And forgive me for the elementary question, but wouldn't drilling through the wall between the runners defeat some of the advantage of the DCOE and the individual runners??

Eric
Just bumping this again to figure out which way would be the most effective approach, from a skill standpoint and from the driveability standpoint. Bob, does drilling through the wall of the intake runners defeat the purpose of each cylinder getting its own air/fuel feed? Would the side with the pipe fitting pull more vacuum than the other?? I want to do this RIGHT and trying to figure out how to make it right without screwing up the whole set-up and my manifolds. Bob, I'd be willing to send you the manifolds to have them done-up RallyBob style if you would be up for the job...obviously would pay for your services as well.

Thanks for any help and insight...

Eric
 

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Opeler
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Discussion Starter #16
I am working through all of the preparations to install dual DCOE's on my 2.2 GT. I have read about and have been suggested to unite/tie/join the intake runners together for vacuum purposes. Only 1 of my 2 intakes have been tapped for the vacuum port, the other has a spot where it could be tapped and a pipe installed. My question is, how do I tap the other runners and where on intakes would I do it? I ask this because the other runners don't have a predestined, or obvious spot.

I know I probably could have sent a few PMs but I thought this would be good info for other people to learn as well.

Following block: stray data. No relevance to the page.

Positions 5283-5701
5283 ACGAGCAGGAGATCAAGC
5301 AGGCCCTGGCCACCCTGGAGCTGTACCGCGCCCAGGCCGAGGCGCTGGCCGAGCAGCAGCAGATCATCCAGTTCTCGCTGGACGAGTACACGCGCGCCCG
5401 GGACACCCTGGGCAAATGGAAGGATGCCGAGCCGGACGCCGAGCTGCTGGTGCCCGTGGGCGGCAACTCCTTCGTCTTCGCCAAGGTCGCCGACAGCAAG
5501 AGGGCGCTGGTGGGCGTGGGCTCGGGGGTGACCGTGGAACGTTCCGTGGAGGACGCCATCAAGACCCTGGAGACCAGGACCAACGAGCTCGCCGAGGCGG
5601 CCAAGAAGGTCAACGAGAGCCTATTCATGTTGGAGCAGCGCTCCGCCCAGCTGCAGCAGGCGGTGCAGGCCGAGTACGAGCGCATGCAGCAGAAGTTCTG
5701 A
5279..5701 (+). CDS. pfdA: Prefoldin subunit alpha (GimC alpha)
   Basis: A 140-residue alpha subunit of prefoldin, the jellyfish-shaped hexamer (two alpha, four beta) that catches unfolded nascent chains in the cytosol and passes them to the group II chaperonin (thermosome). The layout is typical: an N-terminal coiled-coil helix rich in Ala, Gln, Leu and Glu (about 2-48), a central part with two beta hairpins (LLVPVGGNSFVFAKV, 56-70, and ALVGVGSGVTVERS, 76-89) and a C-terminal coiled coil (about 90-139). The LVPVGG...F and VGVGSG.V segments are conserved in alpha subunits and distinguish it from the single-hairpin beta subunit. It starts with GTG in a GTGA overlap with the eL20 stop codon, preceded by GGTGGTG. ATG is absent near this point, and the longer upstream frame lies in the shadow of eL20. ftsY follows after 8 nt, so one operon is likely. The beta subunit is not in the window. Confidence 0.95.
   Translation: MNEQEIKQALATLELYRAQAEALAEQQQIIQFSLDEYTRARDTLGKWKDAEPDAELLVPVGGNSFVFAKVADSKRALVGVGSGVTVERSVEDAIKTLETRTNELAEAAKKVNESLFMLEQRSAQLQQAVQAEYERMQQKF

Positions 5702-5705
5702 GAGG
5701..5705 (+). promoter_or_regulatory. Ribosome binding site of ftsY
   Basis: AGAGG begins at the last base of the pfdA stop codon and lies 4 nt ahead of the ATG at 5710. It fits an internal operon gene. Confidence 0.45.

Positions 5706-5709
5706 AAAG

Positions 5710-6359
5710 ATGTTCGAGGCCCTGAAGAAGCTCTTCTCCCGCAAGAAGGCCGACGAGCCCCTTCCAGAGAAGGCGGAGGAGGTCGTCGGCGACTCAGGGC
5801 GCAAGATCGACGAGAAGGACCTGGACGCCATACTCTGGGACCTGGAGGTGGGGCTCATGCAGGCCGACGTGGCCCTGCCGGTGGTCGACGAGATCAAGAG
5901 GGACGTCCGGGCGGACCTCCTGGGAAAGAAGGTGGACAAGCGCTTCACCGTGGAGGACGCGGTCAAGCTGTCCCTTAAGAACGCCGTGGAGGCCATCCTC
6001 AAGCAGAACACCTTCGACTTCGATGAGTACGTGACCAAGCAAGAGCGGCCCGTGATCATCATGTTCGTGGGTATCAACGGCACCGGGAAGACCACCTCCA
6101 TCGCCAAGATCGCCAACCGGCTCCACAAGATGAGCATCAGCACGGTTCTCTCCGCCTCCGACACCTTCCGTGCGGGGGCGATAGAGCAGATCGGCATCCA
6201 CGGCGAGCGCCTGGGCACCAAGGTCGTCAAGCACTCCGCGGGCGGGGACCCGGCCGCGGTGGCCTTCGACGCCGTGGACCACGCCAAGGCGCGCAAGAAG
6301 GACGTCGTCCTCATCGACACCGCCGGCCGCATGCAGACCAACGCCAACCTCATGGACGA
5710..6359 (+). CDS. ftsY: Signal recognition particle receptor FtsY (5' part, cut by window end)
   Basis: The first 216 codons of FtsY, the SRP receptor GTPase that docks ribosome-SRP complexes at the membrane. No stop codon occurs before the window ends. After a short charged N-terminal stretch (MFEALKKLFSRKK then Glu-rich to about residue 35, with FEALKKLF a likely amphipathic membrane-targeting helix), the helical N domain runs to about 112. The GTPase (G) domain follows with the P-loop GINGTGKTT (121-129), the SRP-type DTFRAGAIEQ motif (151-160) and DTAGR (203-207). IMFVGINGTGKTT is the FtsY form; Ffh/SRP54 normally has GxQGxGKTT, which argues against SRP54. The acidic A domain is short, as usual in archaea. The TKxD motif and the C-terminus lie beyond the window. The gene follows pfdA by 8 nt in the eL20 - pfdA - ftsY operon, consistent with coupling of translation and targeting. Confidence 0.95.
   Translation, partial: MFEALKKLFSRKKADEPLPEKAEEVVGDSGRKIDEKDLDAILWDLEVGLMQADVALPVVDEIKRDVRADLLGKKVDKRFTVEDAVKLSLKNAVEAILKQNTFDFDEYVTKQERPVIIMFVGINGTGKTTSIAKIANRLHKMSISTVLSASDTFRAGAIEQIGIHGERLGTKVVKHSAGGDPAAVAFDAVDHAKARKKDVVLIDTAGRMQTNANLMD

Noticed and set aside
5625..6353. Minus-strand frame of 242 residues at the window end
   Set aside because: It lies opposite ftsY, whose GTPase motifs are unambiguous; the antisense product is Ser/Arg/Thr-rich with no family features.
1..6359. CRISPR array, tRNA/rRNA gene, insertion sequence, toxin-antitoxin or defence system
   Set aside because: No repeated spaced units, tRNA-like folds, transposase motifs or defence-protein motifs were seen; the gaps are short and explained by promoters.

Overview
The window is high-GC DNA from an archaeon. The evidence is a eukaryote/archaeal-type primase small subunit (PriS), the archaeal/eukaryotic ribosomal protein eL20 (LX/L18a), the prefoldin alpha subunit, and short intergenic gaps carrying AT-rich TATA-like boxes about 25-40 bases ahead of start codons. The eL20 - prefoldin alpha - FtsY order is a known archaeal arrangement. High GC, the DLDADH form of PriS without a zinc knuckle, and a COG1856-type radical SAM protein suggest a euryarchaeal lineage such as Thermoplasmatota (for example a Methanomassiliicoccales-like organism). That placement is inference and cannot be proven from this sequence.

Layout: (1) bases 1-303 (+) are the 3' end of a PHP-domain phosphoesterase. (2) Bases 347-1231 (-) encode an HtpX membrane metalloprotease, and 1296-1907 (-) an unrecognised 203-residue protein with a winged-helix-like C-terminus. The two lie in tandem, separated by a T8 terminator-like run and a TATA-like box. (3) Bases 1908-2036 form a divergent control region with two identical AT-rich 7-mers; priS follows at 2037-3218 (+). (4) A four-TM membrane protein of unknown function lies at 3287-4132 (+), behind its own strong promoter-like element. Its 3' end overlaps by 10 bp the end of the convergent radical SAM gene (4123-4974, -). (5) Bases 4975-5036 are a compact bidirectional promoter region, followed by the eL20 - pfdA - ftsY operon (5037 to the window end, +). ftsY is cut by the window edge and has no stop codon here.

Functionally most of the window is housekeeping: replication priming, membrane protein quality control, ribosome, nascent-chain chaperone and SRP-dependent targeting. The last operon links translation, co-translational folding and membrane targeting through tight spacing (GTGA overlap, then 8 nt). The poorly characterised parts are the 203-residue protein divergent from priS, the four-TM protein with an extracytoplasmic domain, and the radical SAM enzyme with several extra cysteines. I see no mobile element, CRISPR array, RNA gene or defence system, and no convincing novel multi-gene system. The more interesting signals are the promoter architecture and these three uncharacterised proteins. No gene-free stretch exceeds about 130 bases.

As always, any help is greatly appreciated!

Eric
Easiest way I can think of to tie the runners together for a common plenum:

*remove the existing metal tube, and tap for a pipe thread.
*drill and tap for the same size pipe thread on the other intake manifold (this can be done with a hand drill BTW, no need for expensive tools! You will need a pipe tap and tap holder however)
*Use brass fittings and rubber hose to tie the two connections together
*drill a small hole in each intake manifold, near the cylinder head junction where there is a solid wall between the two intake runners. You can drill at an angle and connect each pair of runners easily this way. A 1/4" hole should suffice.
Would drilling out and tapping the other pseudo-opening on the other intake be enough, leaving 2 runners tapped and the other two untapped? On your intake examples, you show the same type of tap at roughly the same place on the intakes...did yours come with a spot on all runners? If you look at my original picture, you can see what I'm working with. Would drilling through the top of the other side (where there isn't a natural spot) of the intake be a bad idea?

And forgive me for the elementary question, but wouldn't drilling through the wall between the runners defeat some of the advantage of the DCOE and the individual runners??

Eric